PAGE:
See this story for the latest news and political response on the Highway 13 snowstorm debacle.

In two conference calls overnight involving emergency officials, nobody shared the knowledge that hundreds of drivers were stranded on Highway 13.

Montreal Mayor Denis Coderre said that emergency officials began a series of conference calls at 11: 50 p.m. Tuesday to discuss the blizzard that walloped the city.

At that time drivers had been stuck for hours in the southbound lanes of Highway 13, unable to move because of a crash close to Highway 20. 

Yet while people from the Ministry of Transportation mentioned the highway was closed, nobody said that drivers were stranded in their vehicles.

The second phone call took place at 1:40 a.m., and nobody from the Ministry of Transportation was on the call.

At 4:30 a.m. the Sureté du Quebec, aware of the stranded drivers, called on the Montreal fire department for help evacuating stranded drivers.

Once two firetrucks arrived, firefighters took over evacuation procedures with no further help from the SQ.

Coderre said the lack of co-ordination was not acceptable.

"I spoke to Martin [Coiteux, Minister of Public Security], I spoke to Laurent [Lessard, Minister of Transport]. It's not about a pissing match. It's about looking for answers, because this is a winter town," said Coderre.

Huddling together for warmth

The crash, triggered by drivers of cars and trucks losing control during the storm, stranded up to 500 people between Highways 40 and 20.

“Everybody tried to go this little quick way, 'Let me through the side' to pass the truck, because he was stuck. And then they all got stuck in the side. And then the truck tried to pass those cars to make way for himself. Then he got stuck and spun out,” said a UPS driver who spent a long night trapped in his truck.

Drivers were unable to advance and some had to abandon their vehicles and leave the highway on foot.

Many others waited in their car for as many as 12 hours -- some ran out of gas, others didn’t have any food.

Many helped each other out by rationing their fuel.

“We're just sitting around with the other truck drivers in their trucks staying warm because our trucks were running out of gas at the same time,” said one truck driver.


Dominic Arsenault gave up in the middle of the night, hours after he ran out of gas.

"I walked back to the 40 and I was hitchhiking. Somebody picked me up and dropped me at home so I was really lucky," said Arsenault.

Once firefighters were called, they checked on every vehicle.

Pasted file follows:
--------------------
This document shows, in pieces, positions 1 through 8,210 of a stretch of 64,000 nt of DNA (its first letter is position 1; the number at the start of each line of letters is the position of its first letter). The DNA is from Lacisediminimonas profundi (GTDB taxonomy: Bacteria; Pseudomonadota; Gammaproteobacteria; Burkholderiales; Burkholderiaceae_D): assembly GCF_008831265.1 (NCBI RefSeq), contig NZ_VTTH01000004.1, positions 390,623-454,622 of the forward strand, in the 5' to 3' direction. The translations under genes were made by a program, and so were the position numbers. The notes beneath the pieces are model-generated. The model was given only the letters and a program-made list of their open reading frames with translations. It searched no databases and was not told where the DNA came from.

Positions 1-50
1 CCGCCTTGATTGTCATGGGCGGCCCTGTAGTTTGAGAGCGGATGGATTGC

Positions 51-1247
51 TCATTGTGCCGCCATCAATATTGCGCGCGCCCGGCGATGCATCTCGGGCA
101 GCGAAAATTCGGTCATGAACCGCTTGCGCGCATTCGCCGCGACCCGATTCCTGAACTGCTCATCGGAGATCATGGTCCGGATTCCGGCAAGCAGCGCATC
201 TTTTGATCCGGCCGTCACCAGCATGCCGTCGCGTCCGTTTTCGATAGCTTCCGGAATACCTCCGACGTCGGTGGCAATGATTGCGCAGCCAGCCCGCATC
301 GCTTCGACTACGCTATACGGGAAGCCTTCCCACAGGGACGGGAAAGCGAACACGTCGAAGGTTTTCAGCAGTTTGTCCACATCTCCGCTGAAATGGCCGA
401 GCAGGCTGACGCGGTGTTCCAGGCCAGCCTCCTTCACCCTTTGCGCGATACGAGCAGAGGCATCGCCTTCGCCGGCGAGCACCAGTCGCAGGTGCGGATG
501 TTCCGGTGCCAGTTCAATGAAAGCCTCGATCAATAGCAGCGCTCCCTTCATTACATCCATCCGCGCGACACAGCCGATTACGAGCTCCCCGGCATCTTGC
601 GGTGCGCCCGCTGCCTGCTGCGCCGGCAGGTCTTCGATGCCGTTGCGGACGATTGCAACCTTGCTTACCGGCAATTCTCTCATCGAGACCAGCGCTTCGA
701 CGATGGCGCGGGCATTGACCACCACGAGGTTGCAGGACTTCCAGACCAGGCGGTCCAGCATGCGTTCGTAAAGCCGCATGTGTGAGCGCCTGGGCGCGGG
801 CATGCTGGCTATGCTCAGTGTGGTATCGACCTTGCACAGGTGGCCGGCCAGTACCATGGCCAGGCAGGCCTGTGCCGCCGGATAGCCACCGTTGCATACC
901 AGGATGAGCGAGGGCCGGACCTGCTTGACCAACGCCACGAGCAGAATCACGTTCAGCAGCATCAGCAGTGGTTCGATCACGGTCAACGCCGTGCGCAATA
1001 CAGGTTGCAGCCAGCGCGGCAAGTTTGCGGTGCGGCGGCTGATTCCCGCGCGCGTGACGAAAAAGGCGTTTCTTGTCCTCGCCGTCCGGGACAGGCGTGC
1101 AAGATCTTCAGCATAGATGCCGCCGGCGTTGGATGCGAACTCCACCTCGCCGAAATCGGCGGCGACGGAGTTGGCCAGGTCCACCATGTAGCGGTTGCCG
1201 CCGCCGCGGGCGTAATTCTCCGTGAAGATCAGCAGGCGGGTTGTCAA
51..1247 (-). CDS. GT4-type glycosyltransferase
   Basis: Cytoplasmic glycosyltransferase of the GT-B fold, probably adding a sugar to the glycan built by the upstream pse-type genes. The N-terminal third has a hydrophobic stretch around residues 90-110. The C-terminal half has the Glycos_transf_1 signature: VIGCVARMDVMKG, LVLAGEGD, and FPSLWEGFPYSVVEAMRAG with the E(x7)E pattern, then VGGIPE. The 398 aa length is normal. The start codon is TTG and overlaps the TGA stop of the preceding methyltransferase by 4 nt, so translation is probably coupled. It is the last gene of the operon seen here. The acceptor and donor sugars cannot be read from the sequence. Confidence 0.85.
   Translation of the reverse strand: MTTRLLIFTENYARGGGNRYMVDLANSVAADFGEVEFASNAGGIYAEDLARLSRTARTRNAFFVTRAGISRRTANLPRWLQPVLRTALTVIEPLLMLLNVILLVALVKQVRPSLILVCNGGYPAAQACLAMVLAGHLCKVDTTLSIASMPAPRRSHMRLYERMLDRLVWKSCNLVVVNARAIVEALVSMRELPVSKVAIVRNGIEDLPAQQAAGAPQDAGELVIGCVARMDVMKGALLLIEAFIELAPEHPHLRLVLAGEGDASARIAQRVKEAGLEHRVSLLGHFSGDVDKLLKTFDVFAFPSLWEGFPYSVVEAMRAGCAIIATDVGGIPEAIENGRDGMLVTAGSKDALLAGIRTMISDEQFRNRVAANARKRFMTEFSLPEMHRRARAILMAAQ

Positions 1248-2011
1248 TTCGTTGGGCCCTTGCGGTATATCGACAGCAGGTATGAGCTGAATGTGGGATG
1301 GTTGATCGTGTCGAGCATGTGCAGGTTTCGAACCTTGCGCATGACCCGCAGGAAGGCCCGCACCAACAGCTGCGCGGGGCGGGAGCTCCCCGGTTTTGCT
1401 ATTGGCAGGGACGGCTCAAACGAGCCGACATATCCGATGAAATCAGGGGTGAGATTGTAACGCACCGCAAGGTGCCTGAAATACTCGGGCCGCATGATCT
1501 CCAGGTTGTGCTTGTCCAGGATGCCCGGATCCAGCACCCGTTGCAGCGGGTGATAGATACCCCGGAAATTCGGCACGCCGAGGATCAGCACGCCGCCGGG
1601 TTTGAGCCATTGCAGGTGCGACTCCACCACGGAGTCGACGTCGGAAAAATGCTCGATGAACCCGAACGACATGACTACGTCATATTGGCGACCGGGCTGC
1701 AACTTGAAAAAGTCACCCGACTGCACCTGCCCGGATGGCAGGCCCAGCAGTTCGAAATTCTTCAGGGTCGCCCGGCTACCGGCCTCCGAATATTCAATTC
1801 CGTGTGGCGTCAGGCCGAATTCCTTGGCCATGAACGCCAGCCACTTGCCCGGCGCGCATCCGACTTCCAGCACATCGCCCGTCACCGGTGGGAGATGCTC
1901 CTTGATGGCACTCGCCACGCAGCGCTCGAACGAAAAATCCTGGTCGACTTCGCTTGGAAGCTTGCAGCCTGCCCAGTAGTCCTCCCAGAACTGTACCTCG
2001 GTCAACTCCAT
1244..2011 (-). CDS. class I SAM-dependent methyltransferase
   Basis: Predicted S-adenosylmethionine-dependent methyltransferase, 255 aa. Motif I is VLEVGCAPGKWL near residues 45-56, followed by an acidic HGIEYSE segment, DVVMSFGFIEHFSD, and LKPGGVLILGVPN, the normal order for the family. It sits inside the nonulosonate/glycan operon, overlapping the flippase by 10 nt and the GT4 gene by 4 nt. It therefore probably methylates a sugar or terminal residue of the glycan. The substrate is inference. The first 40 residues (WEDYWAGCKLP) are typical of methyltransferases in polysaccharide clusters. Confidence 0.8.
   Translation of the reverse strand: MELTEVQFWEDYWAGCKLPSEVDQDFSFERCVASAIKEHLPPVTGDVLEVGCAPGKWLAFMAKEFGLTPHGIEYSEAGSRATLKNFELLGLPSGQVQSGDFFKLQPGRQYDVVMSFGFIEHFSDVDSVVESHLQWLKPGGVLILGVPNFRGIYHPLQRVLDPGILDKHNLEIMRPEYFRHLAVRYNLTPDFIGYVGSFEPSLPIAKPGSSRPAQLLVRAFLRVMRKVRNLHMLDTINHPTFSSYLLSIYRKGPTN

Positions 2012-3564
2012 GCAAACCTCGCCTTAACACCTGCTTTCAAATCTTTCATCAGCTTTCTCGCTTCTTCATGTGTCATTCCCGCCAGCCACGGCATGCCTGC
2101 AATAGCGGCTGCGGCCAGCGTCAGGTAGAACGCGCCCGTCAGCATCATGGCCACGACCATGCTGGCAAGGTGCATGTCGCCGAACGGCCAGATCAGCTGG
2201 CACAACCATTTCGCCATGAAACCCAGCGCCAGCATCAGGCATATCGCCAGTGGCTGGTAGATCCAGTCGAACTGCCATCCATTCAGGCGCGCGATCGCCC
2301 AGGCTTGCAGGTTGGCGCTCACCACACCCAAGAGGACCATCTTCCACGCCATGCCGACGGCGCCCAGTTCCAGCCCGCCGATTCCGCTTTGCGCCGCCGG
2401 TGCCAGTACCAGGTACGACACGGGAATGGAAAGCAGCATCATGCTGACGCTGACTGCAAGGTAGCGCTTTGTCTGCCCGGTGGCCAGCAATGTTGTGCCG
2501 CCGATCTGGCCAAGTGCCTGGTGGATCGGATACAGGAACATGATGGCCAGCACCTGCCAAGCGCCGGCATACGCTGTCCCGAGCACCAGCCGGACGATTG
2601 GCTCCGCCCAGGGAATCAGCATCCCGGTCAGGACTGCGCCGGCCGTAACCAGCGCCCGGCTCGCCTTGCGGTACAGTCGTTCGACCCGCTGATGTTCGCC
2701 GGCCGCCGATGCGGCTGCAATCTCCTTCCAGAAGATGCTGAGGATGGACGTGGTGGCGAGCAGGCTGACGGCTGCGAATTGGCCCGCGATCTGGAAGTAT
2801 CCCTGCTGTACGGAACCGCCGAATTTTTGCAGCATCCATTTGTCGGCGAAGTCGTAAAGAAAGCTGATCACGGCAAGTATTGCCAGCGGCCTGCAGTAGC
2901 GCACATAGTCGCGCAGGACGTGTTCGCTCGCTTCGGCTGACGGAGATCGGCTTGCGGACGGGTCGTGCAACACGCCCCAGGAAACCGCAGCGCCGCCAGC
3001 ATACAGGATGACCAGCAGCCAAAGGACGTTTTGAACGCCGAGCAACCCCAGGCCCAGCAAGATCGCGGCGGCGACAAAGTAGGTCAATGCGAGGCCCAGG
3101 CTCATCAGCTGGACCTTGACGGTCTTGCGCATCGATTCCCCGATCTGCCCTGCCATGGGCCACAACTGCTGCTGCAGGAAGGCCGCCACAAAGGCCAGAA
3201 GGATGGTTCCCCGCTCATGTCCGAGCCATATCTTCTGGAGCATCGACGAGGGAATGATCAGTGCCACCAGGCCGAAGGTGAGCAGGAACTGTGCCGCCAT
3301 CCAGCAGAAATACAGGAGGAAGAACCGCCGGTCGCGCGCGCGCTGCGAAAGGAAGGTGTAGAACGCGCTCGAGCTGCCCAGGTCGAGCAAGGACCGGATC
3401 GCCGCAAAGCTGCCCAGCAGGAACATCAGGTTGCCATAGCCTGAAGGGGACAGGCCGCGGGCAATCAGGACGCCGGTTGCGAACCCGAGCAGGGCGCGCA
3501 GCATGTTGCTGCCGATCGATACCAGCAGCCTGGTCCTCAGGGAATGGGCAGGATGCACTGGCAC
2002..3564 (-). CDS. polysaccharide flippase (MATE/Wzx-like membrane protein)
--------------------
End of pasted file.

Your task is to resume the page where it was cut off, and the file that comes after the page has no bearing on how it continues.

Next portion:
“They went from car to car to make sure that people were okay in their cars,” said Ian Ritchie of the Montreal fire department. “We also dispatched one of our buses that is heated, that has a toilet.”

Shortly before 7 a.m. on Wednesday, Highway 13 south was cleared enough to allow cars to slowly make their way home. It fully reopened late in the morning.

Montreal Mayor Denis Coderre said the abandoned cars are being towed and can be collected at Burstall, 480 Montréal-Toronto Blvd. in Lachine.

Arsenault picked up his car Wednesday and had to pay $218: $165 plus a $25 storage fee.

"They offer a service and don't work for free. Maybe the government should pay something but the company itself is fair," said Arsenault.

Hours later the government announced it would reimburse everyone who had their car towed from Highway 13.

Those affected are being told to contact William Hikspoors.

photo: Shuyee Lee/ CJAD

Political firestorm

The events created a political firestorm in Quebec City. Premier Philippe Couillard called it an “exceptional situation” and said there are lessons to be learned as Liberal politicians scrambled to explain what happened.

Opposition leaders said the government failed.

"I would like to know who's accountable. Who's accountable for this problem?" demanded CAQ leader Francois Legault.

Parti Quebecois leader Jean-Francois Lisée called the handling of the snowstorm the "worst crisis management" since Couillard came into power.

"This morning we saw two ministers getting out of bed seemingly unaware of what had happened," said Lisée.

Couillard admitted the storm response "lacked coordination."

Transport Minister Laurent Lessard, Coiteux and Couillard all spoke to reporters Wednesday, where they said there would be a post-mortem to determine exactly what went wrong.

According to Coiteux, there were municipal police officers, the SQ, and people from the transport ministry on the ground.

Couillard said he has no doubt the people on the ground were doing their best, but he said it's clear there was a lack of coordination and communication.

Coiteux added the fact that hundreds of drivers were stranded for hours on the highway is unacceptable.

“It’s deplorable. It’s something that we don’t want to happen. I understand the frustration. Even if we deployed all the resources, if we can improve things in the future we will do so,” he said.

“We have to take the lessons of this situation and do better – much better – next time. I’ve been stuck once for a few hours in my car during a snowstorm and there are things like (a cellphone) where we can communicate to people to let them know what’s happening. We know you’re there. We may not get now but we are coming to you,” added the premier. “We’re going to look at this very seriously.”

For more on travel delays and closures.

For more on pileups across the province.

Kevin Gould contributed to this report